Ex-workers sue U.S. Sugar
The suit claims the company hid a buyout offer rejection from employee stockholders.
By SCOTT BARANCIK, Times Staff Writer
Published February 1, 2008
U.S. Sugar Corp. rejected a $575-million buyout offer and kept it secret from employee shareholders because a sale didn't serve the founding family's personal interests, a federal lawsuit filed Thursday in West Palm Beach claims.
Three former U.S. Sugar workers who earned shares under the company's employee retirement plan say chairman William S. White spurned a buyout offer in 2005 and again in 2007 even though it represented a 50 percent premium over the stock's cash-redemption value. White allegedly wanted to ensure that founder Charles Stewart Mott's heirs - including White's own wife - kept control of the privately held Clewiston firm, which owns nearly 200,000 acres of sugar cane and citrus land across Florida.
"The most shocking thing about this case is that an extremely wealthy group - Claire Mott and her husband, William White - would essentially cheat the workers of U.S. Sugar," said Coral Gables lawyer Roberto "Bob" Martinez, whose clients are seeking $150-million in addition to punitive damages.
While the employee retirement plan is U.S. Sugar's largest shareholder with a 38 percent stake, it has no representative on the company's board of directors. The plan's members have only two ways to redeem their stock: by selling it back to the company or as part of a corporate acquisition.
U.S. Sugar CEO Bob Buker scoffed at the lawsuit's claims Thursday. In an interview from Brazil, he said the company - whose assets also include a railroad, mine, citrus factory and sugar factory - is worth roughly $2.5-billion. That's more than four times what agriculture baron Gaylon M. Lawrence Sr. and his son offered for U.S. Sugar, a figure Buker said was too low to even bother running by the company's shareholders. "If somebody offers you $100 for your house, you just walk away," he said.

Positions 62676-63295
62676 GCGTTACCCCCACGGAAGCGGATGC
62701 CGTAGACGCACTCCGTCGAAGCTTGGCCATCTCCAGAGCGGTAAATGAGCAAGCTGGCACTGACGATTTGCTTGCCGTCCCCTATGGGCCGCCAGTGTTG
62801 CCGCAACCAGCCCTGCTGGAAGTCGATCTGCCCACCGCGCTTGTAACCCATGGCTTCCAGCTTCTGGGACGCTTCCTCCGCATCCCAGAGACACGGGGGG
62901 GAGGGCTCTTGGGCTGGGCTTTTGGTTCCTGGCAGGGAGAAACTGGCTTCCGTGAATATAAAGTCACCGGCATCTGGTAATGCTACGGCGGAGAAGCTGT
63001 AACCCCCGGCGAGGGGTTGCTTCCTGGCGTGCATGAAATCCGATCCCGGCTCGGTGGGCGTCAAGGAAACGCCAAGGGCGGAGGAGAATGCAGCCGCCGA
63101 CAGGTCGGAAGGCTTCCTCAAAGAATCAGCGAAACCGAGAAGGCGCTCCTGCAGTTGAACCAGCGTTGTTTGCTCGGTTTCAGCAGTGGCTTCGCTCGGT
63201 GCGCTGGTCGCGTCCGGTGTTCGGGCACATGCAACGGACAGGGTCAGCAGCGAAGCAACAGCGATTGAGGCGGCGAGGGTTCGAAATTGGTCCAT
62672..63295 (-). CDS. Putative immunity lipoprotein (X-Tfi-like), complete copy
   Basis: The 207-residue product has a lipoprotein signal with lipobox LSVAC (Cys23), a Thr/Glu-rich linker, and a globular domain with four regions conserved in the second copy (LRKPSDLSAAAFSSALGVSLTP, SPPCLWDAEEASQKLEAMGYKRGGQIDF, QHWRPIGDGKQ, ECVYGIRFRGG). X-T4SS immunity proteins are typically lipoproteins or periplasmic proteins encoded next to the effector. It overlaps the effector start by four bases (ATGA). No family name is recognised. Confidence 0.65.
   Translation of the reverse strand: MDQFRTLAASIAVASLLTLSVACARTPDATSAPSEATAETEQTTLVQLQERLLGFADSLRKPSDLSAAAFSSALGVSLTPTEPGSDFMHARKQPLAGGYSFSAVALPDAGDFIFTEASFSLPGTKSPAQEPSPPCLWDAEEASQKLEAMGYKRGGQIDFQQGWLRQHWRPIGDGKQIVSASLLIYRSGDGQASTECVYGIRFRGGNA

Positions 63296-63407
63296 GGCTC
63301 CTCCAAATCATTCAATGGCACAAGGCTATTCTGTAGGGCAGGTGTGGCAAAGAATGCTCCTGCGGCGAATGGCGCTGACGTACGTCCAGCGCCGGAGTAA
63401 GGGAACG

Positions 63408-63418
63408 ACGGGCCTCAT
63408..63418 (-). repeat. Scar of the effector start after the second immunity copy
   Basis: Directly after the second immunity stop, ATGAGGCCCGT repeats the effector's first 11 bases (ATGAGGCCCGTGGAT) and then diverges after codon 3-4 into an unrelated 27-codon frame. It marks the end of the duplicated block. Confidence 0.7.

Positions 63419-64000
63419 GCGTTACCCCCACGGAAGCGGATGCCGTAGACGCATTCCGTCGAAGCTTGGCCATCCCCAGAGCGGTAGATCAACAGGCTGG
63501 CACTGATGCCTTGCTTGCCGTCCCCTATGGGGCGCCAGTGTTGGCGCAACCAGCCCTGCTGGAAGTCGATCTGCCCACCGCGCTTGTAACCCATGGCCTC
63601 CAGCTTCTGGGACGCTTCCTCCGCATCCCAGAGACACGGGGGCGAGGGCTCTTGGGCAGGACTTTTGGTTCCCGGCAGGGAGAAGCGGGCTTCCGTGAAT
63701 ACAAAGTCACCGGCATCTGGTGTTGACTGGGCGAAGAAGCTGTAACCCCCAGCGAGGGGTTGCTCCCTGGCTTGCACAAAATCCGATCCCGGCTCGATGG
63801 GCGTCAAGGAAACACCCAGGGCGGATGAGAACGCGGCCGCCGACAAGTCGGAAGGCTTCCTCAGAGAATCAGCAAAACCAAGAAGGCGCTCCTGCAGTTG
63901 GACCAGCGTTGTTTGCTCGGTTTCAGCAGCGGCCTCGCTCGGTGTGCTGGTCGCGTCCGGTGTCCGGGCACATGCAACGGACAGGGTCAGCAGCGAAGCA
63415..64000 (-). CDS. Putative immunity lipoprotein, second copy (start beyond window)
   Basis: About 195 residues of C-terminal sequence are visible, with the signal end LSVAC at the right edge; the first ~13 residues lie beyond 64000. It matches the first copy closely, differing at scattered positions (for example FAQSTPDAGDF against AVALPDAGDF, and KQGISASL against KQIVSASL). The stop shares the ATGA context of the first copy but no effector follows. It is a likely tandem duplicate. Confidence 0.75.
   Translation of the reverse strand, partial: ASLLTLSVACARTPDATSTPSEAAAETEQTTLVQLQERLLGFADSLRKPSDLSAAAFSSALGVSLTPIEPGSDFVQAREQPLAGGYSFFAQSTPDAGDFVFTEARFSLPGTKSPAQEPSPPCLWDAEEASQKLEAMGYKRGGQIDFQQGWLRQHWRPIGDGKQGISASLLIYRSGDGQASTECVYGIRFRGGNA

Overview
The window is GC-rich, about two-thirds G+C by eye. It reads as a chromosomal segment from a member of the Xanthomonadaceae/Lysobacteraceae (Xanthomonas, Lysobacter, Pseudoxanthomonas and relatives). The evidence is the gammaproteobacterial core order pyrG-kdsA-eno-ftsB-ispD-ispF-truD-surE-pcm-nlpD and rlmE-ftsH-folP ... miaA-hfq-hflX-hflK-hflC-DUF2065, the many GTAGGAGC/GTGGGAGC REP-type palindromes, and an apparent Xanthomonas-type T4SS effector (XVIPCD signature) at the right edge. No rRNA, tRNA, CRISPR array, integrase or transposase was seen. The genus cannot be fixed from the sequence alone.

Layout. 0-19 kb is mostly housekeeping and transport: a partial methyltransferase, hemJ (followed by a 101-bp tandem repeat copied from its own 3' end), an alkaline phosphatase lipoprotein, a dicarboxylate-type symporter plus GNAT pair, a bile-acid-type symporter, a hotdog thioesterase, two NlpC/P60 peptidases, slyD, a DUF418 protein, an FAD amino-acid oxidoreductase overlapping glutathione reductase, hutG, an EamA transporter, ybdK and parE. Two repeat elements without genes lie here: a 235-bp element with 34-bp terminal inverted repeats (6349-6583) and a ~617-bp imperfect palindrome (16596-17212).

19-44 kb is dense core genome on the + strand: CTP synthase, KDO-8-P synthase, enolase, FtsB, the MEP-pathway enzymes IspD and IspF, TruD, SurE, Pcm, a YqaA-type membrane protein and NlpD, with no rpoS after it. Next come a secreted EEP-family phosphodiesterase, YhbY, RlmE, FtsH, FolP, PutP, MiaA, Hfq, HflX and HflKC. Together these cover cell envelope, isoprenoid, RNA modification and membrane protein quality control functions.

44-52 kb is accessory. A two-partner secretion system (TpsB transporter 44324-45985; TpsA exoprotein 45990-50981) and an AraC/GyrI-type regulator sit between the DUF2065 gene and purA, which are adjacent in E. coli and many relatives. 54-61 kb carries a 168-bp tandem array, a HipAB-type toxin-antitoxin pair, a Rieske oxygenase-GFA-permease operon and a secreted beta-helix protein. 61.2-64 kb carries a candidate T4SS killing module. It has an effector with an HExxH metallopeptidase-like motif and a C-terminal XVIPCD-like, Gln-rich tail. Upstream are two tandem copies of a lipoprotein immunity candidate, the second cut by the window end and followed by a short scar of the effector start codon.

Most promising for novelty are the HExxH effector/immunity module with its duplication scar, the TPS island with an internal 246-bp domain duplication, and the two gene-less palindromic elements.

How much the company is worth - and how much it should pay shareholders who want to cash in their stock - could prove key points of disagreement in the case. Martinez said it was wrong for U.S. Sugar to be redeeming shares for roughly $200 per share around the same time it was rejecting the Lawrences' $293-per-share offer. If U.S. Sugar really is worth $2.5-billion, or nearly $1,200 per share, Martinez said, then a $200-per-share redemption rate is unfair.
But Buker said there's nothing inconsistent about having a cash-redemption value of $200 per share and a buyout value of $1,200 per share. The former is based on income flow, he said, while the latter is based largely on asset values.
The lawsuit alleges further misdeeds by company chairman White. According to the complaint, White fired then-CEO Robert Dolson for negotiating the $575-million price with the Lawrences and then wired Dolson a $10-million "pay off" to keep him from telling shareholders about the offer. Buker said Dolson's departure and fee were part of a previously arranged retirement severance plan. Attempts to reach Dolson and the Lawrences were unsuccessful.
Although Claire Mott White and her children reportedly own just 3.5 percent of U.S. Sugar's stock, the suit claims that she and husband White effectively control the company via their control of the Charles Stewart Mott Foundation. The charity owns a 19 percent stake in U.S. Sugar.
Scott Barancik can be reached at email@example.com or (727) 893-8751.
About U.S. Sugar Corp.
History: Charles Stewart Mott acquired and renamed the bankrupt Southern Sugar Co. in 1931
Headquarters: ClewistonEmployees: 1,700
Primary business: growing sugar cane and citrus
Assets: 187,858 acres of farmland in Florida; railroad; citrus and sugar factories; mine
Claims to fame: largest supplier of private label, not-from-concentrate orange juice in United States; largest U.S. producer of refined cane sugar
Source: U.S. Sugar